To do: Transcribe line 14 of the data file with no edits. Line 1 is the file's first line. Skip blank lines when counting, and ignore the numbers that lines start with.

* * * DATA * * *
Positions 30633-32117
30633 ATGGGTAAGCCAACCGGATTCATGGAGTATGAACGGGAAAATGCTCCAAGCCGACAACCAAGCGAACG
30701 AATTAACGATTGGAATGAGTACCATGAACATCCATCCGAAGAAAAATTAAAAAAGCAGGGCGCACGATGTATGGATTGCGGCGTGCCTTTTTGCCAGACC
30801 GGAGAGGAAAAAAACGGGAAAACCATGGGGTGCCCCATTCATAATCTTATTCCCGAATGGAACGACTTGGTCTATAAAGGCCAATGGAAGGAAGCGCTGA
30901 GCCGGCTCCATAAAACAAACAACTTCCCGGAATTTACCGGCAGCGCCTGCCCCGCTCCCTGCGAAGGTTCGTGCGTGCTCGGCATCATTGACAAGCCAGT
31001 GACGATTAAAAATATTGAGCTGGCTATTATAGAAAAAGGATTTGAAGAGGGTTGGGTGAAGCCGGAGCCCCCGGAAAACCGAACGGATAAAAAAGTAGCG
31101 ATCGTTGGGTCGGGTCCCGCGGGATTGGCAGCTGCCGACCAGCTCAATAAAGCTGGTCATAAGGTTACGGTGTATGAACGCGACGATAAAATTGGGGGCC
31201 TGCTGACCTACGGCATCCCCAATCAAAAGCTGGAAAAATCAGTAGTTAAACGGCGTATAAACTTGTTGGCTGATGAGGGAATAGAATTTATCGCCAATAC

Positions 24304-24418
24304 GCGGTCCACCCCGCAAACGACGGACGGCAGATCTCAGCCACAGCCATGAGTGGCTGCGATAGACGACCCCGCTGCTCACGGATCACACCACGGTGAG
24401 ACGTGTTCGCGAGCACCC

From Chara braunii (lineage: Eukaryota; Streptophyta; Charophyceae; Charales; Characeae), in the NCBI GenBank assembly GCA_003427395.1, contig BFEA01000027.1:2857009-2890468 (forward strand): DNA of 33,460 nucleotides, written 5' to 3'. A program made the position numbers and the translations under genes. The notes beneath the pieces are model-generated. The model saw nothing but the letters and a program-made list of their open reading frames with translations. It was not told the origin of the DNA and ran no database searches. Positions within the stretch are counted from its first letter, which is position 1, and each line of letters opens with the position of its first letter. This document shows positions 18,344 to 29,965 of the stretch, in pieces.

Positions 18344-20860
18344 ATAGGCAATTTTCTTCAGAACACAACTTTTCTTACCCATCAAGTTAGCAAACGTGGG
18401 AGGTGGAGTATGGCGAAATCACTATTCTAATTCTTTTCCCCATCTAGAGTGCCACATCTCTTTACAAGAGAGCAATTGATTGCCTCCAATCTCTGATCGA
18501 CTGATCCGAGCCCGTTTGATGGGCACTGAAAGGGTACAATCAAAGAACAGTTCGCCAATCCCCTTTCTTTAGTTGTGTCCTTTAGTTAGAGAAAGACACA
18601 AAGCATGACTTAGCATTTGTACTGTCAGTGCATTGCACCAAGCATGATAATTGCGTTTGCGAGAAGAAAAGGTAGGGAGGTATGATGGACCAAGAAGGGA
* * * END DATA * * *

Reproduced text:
18344 ATAGGCAATTTTCTTCAGAACACAACTTTTCTTACCCATCAAGTTAGCAAACGTGGG